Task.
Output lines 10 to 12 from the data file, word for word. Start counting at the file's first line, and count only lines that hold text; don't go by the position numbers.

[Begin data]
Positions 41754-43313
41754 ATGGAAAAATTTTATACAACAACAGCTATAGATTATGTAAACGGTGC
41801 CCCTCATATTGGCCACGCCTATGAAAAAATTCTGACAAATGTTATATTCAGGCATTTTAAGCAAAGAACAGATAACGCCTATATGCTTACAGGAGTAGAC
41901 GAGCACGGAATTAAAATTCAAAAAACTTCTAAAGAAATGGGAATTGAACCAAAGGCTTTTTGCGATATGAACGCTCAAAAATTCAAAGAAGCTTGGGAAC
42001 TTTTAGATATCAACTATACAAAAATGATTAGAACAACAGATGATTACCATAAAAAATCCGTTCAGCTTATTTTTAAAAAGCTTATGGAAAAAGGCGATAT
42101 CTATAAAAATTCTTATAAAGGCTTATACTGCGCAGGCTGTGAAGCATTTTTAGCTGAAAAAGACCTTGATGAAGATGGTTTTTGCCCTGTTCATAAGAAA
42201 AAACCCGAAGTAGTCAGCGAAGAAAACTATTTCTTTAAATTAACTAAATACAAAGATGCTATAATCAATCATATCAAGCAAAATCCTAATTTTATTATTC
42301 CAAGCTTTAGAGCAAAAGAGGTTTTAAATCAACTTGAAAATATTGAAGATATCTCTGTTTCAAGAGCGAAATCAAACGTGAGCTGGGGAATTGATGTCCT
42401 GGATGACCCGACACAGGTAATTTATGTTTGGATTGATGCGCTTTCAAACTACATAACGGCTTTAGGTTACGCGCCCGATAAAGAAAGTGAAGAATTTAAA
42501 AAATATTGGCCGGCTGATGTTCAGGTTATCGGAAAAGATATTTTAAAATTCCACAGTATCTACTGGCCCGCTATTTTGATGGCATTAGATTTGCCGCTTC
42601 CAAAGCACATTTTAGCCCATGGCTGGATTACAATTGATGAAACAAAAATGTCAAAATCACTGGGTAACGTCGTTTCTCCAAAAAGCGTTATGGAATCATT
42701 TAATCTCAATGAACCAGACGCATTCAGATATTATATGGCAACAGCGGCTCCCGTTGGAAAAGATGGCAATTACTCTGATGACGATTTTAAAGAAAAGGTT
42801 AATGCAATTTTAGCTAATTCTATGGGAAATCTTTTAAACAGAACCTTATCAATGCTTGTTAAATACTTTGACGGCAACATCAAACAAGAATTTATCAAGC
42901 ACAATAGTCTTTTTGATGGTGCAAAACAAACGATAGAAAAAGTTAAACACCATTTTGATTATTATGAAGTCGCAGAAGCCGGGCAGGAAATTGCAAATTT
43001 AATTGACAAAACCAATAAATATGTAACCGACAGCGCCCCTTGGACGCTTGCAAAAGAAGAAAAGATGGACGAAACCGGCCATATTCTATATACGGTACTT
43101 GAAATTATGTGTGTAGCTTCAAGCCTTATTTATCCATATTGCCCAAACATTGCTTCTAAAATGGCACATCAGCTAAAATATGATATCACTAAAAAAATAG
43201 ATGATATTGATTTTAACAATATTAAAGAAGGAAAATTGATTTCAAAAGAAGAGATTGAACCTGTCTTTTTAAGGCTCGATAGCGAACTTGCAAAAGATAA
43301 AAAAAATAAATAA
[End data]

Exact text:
42501 AAATATTGGCCGGCTGATGTTCAGGTTATCGGAAAAGATATTTTAAAATTCCACAGTATCTACTGGCCCGCTATTTTGATGGCATTAGATTTGCCGCTTC
42601 CAAAGCACATTTTAGCCCATGGCTGGATTACAATTGATGAAACAAAAATGTCAAAATCACTGGGTAACGTCGTTTCTCCAAAAAGCGTTATGGAATCATT
42701 TAATCTCAATGAACCAGACGCATTCAGATATTATATGGCAACAGCGGCTCCCGTTGGAAAAGATGGCAATTACTCTGATGACGATTTTAAAGAAAAGGTT